BEIJING (AP) — Global stocks fell for a third day on Friday after further rate hikes by the Federal Reserve and other central banks to control lingering inflation raised fears of a possible global recession.

London and Frankfurt opened lower. Shanghai, Hong Kong and Seoul fell. Oil prices fell more than $1 a barrel. Japanese markets were closed for a holiday.

Wall Street futures were lower after rate hikes on Thursday by central banks in Britain, Switzerland, Turkey and the Philippines. The Fed raised its key rate on Wednesday for the fifth time this year and signaled more hikes were on the way.

“Global equities are struggling as the world expects soaring rates to trigger a much earlier and possibly severe global recession,” Oanda’s Edward Moya said in a report.

In early trading, the FTSE 100 in London was down 0.6% at 7,127.70 and the DAX in Frankfurt was down 0.3% at 12,490.55. The CAC 40 in Paris was down 0.2% at 5,905.20.

On Wall Street, futures on the benchmark S&P 500 and the Dow Jones Industrial Average were down 0.4%.

On Thursday, the S&P 500 lost 0.8%. The Dow Jones fell 0.4% and the Nasdaq composite slipped 1.4%.

In Asia, the Shanghai Composite fell 0.7% to 3,088.36 and Hong Kong’s Hang Seng fell 1.1% to 17,953.50. The Kospi in Seoul fell 1.8% to 2,290.00.

Sydney’s S&P-ASX 200 fell 1.9% to 6,574.70 and India’s Sensex fell 1.5% to 58,231.49. Markets in New Zealand and Southeast Asia declined.

Also on Friday, Vietnam’s central bank raised its policy rate by 1 percentage point, surprising forecasters. The State Bank of Vietnam appeared to be trying to curb inflation while discouraging capital outflows in search of higher interest rates abroad.

Investors worry that central banks are willing to tolerate a painful economic crisis to bring prices under control.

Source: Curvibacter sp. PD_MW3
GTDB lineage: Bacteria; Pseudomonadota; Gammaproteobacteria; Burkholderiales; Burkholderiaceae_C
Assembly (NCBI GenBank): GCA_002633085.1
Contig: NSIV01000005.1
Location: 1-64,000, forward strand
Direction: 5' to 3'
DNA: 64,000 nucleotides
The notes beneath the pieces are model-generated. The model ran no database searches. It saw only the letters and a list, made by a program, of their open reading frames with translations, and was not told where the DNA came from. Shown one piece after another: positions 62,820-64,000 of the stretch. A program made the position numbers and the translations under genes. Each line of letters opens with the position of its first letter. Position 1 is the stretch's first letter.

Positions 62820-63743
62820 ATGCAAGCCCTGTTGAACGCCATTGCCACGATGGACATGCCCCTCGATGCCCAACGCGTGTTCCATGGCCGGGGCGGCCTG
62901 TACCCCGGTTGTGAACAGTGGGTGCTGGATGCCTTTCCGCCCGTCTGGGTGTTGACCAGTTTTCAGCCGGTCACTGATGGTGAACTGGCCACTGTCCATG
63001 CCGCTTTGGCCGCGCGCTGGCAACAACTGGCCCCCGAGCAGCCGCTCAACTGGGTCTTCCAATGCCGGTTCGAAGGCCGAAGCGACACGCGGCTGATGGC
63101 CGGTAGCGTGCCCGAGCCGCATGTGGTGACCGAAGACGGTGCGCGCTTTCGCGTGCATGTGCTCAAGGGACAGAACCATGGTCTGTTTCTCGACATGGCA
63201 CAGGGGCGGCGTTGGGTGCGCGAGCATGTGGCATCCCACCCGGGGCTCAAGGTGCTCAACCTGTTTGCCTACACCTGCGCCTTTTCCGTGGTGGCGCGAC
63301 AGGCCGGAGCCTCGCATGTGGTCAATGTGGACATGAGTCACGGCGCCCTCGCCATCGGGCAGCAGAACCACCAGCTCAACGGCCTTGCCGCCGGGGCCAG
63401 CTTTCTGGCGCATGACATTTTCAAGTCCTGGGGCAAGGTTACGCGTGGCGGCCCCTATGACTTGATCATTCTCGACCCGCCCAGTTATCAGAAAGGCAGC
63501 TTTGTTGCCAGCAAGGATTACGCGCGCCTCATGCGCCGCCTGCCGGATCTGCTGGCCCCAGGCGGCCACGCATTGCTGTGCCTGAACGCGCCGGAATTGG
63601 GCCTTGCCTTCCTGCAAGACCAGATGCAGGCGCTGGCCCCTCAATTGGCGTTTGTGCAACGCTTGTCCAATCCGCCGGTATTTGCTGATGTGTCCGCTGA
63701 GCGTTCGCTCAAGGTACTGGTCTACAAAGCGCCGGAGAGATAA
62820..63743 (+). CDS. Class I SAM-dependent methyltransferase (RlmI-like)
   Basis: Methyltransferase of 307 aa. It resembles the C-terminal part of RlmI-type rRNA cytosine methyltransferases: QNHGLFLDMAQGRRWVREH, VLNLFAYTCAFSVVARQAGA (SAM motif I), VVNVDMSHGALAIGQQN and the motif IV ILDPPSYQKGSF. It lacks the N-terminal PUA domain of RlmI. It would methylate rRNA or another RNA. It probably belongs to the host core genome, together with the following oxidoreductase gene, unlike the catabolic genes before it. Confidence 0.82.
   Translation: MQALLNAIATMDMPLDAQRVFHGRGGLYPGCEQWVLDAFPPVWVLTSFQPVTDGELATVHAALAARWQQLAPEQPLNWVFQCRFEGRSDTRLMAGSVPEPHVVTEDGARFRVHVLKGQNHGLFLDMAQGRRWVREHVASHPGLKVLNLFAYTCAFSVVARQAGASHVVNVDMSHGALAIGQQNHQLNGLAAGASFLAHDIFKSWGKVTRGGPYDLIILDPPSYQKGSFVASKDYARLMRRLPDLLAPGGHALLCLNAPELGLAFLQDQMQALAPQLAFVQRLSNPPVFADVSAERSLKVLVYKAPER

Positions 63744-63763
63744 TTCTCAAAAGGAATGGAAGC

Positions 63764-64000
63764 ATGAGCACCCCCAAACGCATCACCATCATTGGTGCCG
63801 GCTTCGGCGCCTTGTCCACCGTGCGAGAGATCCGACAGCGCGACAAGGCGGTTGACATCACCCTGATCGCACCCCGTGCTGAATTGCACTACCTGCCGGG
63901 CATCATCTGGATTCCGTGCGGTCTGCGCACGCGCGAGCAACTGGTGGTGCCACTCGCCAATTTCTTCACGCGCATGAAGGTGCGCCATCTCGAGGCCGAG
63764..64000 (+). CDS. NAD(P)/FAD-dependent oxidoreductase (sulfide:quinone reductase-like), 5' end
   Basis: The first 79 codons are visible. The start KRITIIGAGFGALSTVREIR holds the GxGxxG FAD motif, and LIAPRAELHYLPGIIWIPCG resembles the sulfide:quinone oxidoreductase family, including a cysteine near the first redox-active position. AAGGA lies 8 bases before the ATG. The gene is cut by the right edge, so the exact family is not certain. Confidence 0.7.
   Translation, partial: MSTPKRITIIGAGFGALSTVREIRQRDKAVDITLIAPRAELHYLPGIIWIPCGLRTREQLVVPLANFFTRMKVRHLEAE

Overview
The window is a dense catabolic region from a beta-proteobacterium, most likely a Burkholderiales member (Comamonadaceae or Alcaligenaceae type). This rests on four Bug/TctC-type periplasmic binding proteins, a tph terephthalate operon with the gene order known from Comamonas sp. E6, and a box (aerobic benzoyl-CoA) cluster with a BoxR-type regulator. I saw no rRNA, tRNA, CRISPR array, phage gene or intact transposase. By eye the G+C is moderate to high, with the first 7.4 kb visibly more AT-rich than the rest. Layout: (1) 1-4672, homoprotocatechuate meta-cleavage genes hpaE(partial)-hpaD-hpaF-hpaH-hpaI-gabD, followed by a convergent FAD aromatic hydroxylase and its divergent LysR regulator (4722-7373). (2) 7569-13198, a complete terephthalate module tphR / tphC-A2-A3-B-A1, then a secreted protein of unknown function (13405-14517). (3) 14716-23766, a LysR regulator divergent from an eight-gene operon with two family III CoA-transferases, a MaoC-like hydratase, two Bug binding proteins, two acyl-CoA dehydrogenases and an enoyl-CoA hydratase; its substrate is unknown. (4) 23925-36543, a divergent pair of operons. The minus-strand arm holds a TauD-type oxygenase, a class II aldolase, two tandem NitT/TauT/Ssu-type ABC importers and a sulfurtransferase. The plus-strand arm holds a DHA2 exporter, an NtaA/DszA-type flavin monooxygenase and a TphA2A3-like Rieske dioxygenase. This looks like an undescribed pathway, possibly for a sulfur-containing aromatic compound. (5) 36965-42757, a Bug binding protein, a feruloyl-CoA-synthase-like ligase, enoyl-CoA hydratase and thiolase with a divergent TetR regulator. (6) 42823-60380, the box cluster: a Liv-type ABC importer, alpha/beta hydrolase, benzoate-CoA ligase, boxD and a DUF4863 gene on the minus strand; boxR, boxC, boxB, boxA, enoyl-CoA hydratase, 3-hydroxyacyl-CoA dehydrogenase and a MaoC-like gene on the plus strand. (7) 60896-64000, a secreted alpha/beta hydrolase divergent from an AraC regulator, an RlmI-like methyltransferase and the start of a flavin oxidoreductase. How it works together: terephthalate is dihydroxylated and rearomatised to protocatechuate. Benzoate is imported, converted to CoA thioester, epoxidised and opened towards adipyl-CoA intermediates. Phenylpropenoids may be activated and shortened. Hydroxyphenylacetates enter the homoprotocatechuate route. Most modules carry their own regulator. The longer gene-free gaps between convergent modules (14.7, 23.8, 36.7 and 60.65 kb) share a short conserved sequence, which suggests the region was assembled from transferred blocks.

Some point to signs that the US economy is cooling as the Fed backs its plans for further rate hikes. But Chairman Jerome Powell said on Wednesday that rates would be kept high for an extended period if necessary to bring inflation back to its 2% target.

US consumer inflation fell to 8.3% in August from a peak of 9.1% the previous month. But core inflation, which excludes volatility in food and energy prices to give a clearer picture of the trend, rose to 0.6% from the previous month, from 0.3% in July. . This indicated that upward price pressure was still strong.

The Fed on Wednesday raised its benchmark rate, which affects many consumer and business loans, to a range of 3% to 3.25%. It released a forecast saying it expects the benchmark rate to be 4.4% by the end of the year, one point higher than expected in June.

Traders are also eagerly awaiting quarterly financial results from major companies.

In energy markets, benchmark U.S. crude fell $1.23 to $82.26 a barrel in electronic trading on the New York Mercantile Exchange. The contract rose 55 cents to $83.49 on Thursday. Brent crude, used to price international oils, fell $1.24 to $88.29 a barrel in London. It was up 63 cents the previous session at $90.46.

The dollar fell to 142.39 yen from 142.49 yen on Thursday. The euro fell from 98.31 cents to 97.63 cents.

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